Genebanks are a source of novel traits for everything from drought resistance to salt tolerance, to disease and pest resistance, and even serve as a key to help increase the nutrient content of roots and tubers. Research institutions use these materials to develop varieties that build farmers’ resilience to climate change and its impacts.

 What role can genebanks play in the aftermath of a catastrophe?

 Conflicts and natural disasters can wipe out seed stocks or leave farming communities in disarray.  The razing of crops is a weapon of war. People often abandon their fields in their flight for safety. With a natural disaster, flooding or severe drought can decimate not only the current harvest but also the supply of available planting material for the next planting season.

Genebanks serve almost as an insurance policy against such catastrophes because we don’t house all of our seeds in one basket. We place back up seed collections in places like the Svalbard Global Seed Vault Having these resources available makes it easier to reestablish the diversity of the food system that existed before the emergency.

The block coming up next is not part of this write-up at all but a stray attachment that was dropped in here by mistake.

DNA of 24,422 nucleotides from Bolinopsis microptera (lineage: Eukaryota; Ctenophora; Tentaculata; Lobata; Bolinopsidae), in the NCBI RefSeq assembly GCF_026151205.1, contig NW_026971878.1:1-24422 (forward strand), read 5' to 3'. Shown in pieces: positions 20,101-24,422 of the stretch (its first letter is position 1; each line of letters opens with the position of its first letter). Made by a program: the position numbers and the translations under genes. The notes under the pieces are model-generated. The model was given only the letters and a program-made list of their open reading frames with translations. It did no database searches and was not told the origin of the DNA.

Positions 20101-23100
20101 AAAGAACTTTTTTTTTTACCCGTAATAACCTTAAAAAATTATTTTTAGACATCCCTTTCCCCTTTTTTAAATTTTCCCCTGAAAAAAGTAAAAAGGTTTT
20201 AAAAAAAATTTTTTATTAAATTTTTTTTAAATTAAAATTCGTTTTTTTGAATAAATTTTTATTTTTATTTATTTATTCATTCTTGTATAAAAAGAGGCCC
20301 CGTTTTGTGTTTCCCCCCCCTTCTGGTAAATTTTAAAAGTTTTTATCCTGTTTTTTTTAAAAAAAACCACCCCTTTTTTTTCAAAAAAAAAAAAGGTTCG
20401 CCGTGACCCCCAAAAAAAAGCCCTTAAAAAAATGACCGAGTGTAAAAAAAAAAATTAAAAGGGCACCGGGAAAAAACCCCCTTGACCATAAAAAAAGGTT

We saw this recently with Tropical Cyclone Winston, which flattened large swaths of Fiji with wind speeds of up to 145 miles per hour. CIP teamed up with the Center for Pacific Crops and Trees (CePaCT)to provide them with 420 test tubes containing disease-free sweetpotato cultivars.  That material was then multiplied in Fiji, saving months of growing time, and helped expedite the recovery of the agricultural sector.  Genebanks can help reestablish food systems and reintroduce the diversity that once existed there. If that diversity was not preserved, genebanks can help introduce crop diversity that might revive the food supply, and allow farmers over time to become as productive as they once were.

Catastrophe can also serve as a natural selection pressure. The plants that can survive and continue to thrive post-emergency may show a natural resilience to extreme conditions and can reveal genotypes able to survive in harsh environments. The collection, storage, and study of such materials benefit all of humanity.